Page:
Fifth and sixth places could switch very easily, but I think this spot should go to the Nashville Predators. Nashville has the potential to be a great team, but like both Minnesota and Arizona, they’d need to reverse half their players’ ages by five years in order for them to be great.

They’re putting faith into guys who don’t have “it” anymore and into young players who haven’t proved themselves yet. The top four of the defenders are solid, however, their bottom two defenders are Alexandre Carrier – who’s played 24 career NHL games over three seasons – and Mark Borowiecki – who hasn’t played more than 55 games since 2016-17.

The goalie situation in Nashville is an odd one as they possess two 1-B goalies in Juuse Saros, who hasn’t played more than half a season before, and David Rittich. This team features plenty of talent, but also a decent amount of weak spots as well, some that will probably prevent them from making the playoffs.

Fifth Place

Fifth place likely goes to the St. Louis Blues. The hype of winning the 2019 Stanley Cup is gone, the Blues are a shell of who they once were and are still hoping Jordan Binnington will be a supernova once again, unfortunately, he only appears to be slightly above average.

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The Blues’ backup is Ville Husso, who’s played only 17 career NHL games and owns a sub-.900 save percentage. Upfront, their forward group includes a great mix of veterans and youngsters who feature grit and skill. When Vladimir Terasenko is positioned on your third line, you’re doing pretty good for yourself.

I can envision the Blues pulling a run-and-gun style game where they need to score a minimum of five goals per game to win. Now I really like the Blues’ defence. Their top five is exactly what you want from your NHL defenders. Jake Walman is the only player on the Blues’ defence that hasn’t proven himself yet – only 25 career NHL games under his belt – but might impress at times.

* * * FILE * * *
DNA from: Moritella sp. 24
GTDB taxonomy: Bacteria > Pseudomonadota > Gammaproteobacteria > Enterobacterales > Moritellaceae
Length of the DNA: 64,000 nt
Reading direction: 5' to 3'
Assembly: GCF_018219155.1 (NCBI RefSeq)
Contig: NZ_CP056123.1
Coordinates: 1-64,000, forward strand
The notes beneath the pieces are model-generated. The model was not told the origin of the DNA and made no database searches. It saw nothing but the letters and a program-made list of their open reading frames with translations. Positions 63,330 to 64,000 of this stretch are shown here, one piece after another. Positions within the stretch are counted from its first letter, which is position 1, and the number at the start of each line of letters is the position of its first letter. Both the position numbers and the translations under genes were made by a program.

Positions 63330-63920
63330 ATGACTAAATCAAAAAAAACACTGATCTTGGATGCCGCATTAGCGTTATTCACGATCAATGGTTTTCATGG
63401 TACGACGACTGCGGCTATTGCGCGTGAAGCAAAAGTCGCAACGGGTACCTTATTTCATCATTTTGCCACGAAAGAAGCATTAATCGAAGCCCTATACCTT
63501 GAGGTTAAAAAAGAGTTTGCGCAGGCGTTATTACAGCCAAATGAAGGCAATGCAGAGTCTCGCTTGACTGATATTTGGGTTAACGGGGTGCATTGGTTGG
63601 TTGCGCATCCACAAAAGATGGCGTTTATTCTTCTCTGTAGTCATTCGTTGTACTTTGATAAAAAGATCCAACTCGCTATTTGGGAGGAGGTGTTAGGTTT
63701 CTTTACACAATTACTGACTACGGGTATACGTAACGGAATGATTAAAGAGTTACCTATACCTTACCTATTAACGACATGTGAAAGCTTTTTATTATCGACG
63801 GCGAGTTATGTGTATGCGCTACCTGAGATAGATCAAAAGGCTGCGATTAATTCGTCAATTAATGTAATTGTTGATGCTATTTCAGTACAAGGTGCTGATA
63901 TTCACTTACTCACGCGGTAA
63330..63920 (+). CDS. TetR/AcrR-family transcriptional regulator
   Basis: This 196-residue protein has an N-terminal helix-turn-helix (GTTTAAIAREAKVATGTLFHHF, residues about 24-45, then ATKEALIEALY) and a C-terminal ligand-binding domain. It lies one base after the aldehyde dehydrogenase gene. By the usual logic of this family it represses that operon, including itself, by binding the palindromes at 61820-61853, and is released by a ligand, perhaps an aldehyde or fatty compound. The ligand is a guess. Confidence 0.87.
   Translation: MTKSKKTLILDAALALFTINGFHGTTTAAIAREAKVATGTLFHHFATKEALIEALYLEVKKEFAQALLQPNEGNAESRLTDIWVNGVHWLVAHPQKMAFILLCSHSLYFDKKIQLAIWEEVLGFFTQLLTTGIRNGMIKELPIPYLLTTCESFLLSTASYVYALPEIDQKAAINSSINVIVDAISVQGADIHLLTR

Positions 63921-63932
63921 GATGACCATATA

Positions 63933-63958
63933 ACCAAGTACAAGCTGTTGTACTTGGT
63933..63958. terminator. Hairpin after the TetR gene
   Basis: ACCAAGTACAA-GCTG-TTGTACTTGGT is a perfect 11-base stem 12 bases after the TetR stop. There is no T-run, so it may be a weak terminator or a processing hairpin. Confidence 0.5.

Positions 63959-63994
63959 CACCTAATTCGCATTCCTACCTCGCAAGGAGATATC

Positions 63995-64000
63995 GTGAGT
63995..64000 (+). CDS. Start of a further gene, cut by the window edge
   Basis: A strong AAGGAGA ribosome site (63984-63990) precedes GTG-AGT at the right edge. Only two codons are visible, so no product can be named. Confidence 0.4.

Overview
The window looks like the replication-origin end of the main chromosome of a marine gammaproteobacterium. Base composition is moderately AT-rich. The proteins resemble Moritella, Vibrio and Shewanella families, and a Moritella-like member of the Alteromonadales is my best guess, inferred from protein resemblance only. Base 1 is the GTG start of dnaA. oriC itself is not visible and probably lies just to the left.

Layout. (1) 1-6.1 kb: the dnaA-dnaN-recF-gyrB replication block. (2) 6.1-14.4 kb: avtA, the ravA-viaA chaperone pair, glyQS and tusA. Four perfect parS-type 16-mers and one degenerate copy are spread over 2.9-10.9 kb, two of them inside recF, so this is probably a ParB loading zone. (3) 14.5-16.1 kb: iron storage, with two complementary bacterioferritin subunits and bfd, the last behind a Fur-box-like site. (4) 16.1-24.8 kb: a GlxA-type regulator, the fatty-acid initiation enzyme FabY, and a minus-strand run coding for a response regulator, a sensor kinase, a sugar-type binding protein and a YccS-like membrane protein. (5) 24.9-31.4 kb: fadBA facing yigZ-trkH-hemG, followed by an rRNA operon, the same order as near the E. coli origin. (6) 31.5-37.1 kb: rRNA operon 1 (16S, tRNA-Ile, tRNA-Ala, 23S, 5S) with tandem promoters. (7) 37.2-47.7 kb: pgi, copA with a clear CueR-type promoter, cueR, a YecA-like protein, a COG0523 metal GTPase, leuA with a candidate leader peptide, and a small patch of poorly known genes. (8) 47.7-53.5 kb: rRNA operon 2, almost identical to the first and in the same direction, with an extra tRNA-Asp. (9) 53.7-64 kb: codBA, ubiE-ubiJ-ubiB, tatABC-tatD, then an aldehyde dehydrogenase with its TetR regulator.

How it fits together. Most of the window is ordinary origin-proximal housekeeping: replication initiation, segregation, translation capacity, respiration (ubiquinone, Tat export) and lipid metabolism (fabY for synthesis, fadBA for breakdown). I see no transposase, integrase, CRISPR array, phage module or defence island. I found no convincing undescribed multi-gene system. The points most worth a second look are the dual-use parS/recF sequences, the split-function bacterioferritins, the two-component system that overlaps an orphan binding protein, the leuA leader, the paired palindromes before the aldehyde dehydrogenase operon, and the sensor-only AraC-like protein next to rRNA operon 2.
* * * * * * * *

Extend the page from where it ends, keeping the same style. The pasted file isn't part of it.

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The Blues could snag a wild card spot since the Pacific Division is weak, allowing them to potentially sneak into the playoff picture in 2021-22.

Fourth Place

The Dallas Stars are a team of veterans and youngsters. Jason Robertson and Roope Hintz are two young skaters who can produce pretty solid offensive numbers, but they’re also going to need help from Tyler Seguin, Joe Pavelski and Jamie Benn. They’re not poor skaters but they’re starting to approach the back end of their careers.

Dallas’ defensive core features a solid mix of age and experience, although there’s a ton of pedigree in that group. In net, the club’s goaltenders are getting a tad old, but if Ben Bishop, Braden Holtby and Anton Khudobin remain healthy, it has the potential to be an area of strength all season long.

Paired with some consistent scoring, the Stars should own a pretty strong chance to capture the first wild card seed in the Western Conference.